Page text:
87. Virginia is the birth state of the most presidents.
    88. San Francisco's Golden Gate Bridge, completed in 1937, has become one of the most internationally recognized symbols of the U.S. It was designed by Joseph B. Strauss, and has the second longest suspension bridge main span (4,200 feet) in the U.S, after the Verrazano-Narrows Bridge in New York City.
    89. The Cathedral of St. John the Divine (in New York City), which was begun to build in 1892 and was completed in 2008, is the largest cathedral in the world: 601-ft wide at the nave and 320-ft wide at the transept.
    90. Rockefeller Center, in New York City, occupies more than 22 acres and has 19 building.
    91. The Eiffel Tower, in Paris, was built for the Exposition of 1989 by Alexandre Gustave Eiffel. It is 984-ft. high (1,056 ft.; including the television tower).
    92. The Taj Mahal (1632-1650), at Agra, India, built by Shah Jahan as a tomb for his wife, is one of the most beautiful building in the world.
    93. The Great Sphinx of Egypt, one of the wonders of ancient Egyptian architecture, adjoins the pyramids of Giza and has a length of 240 ft. Built in the 4th dynasty, it is approximately 4,500 years old.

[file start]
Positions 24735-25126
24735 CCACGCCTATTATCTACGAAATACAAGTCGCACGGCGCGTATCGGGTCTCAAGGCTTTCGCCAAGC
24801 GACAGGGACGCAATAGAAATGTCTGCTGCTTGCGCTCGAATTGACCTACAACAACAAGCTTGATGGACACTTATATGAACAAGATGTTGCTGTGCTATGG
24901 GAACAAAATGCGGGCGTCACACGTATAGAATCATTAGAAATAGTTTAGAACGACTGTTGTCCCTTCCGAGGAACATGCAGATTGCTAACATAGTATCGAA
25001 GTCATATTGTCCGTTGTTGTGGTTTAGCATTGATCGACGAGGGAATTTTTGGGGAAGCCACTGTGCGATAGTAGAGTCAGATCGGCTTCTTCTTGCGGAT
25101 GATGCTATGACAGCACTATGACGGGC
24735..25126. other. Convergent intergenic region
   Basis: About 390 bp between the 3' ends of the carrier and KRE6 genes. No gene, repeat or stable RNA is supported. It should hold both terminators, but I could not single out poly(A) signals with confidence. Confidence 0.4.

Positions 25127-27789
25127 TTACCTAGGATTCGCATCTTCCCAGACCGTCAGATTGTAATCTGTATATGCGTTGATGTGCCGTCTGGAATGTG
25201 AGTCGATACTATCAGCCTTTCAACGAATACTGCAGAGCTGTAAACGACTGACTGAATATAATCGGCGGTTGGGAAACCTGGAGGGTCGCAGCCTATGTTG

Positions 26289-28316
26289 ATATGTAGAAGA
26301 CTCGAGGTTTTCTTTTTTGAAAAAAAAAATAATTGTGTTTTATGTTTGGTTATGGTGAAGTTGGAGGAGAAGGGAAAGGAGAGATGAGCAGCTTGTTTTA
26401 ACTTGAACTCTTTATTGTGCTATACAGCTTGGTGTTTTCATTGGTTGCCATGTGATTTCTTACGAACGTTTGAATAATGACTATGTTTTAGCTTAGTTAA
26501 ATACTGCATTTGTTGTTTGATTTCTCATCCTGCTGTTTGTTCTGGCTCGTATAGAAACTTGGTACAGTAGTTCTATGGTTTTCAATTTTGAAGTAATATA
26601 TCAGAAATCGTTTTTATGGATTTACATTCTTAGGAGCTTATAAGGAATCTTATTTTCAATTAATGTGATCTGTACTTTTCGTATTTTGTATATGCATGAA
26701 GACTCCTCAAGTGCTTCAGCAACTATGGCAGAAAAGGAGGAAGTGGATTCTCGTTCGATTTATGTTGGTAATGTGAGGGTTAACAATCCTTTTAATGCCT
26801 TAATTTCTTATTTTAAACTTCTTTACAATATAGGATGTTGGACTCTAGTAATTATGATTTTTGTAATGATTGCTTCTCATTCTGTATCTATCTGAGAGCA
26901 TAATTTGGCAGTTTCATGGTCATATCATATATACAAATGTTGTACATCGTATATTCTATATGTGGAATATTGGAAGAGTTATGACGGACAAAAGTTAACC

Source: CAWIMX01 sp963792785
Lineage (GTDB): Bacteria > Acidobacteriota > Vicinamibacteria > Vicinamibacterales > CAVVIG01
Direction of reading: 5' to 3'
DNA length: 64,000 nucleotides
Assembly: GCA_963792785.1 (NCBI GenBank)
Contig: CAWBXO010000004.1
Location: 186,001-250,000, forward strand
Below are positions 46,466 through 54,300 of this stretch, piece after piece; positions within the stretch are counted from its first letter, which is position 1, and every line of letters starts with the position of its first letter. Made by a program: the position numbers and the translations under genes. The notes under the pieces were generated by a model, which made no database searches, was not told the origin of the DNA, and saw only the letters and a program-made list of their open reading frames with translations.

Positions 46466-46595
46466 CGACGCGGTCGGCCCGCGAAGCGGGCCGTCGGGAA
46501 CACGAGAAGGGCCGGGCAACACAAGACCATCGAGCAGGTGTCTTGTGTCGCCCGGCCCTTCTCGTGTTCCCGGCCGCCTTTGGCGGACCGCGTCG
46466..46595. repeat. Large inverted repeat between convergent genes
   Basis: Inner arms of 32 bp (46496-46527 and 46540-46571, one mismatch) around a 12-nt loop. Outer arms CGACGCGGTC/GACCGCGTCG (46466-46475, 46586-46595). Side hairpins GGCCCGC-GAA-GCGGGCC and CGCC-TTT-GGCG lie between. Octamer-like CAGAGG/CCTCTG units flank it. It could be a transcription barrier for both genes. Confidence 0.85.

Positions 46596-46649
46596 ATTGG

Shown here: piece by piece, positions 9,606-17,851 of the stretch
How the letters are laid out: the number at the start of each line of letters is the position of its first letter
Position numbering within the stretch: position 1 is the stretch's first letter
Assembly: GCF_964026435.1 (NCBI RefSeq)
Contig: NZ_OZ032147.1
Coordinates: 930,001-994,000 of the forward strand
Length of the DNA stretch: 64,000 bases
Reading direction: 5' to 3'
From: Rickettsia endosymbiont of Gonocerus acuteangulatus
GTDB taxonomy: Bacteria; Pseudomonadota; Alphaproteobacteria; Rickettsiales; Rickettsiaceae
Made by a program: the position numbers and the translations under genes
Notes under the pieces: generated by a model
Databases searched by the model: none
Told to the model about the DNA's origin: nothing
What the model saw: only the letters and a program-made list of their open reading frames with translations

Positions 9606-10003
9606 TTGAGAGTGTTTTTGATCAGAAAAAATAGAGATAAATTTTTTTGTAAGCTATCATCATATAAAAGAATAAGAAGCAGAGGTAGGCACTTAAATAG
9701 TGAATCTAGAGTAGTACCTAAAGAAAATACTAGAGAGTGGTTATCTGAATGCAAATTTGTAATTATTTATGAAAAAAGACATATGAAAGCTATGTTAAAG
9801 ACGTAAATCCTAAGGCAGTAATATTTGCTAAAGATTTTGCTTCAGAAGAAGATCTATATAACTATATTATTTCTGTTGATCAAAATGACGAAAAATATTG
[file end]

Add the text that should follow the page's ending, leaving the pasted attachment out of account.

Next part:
94. Angkor Wat (outside the city of Angkor Thom, Cambodia), which was built during the 12th century, is one of the most beautiful of Cambodian or Khmer architecture.
    95. The Great Wall of China (228 B.C.E.), which was built mainly of soil/sand and stone, is 1,400 miles long and varies in height between 18 to 30 ft. Designed specifically as a defense against nomadic tribes, it has many large watch towers.
    96. Wiley Post took a Lockheed Vega aircraft, Winnie Mae, 15,596 miles to fly solo around the world in 7 days, 18 hours, 49.5 min (July 15-22, 1933).
    97. Twelve astronauts have walked on the moon. They are Eugene A. Cernan & Harrison H. Schmitt (Apollo 17, December 7-19, 1972), John W. Young & Charles M. Duke (Apollo 16, April 16-27, 1972), David R. Scott and James B. Irwin (Apollo 15, July 26-August, 1971), Alan B. Shepard, Jr. & Edgar D. Mitchell (Apollo 14, January 31-February 9, 1971), Charles P. Conrad& Alan L. Bean (Apollo 12, November 14-24, 1969), Neil A. Armstrong & Edwin E. Aldrin, Jr. (Apollo 11, July 16-24, 1969)
    98. Recent data collected by the Hubble Space Telescope suggests that the universe is around eight billion years old.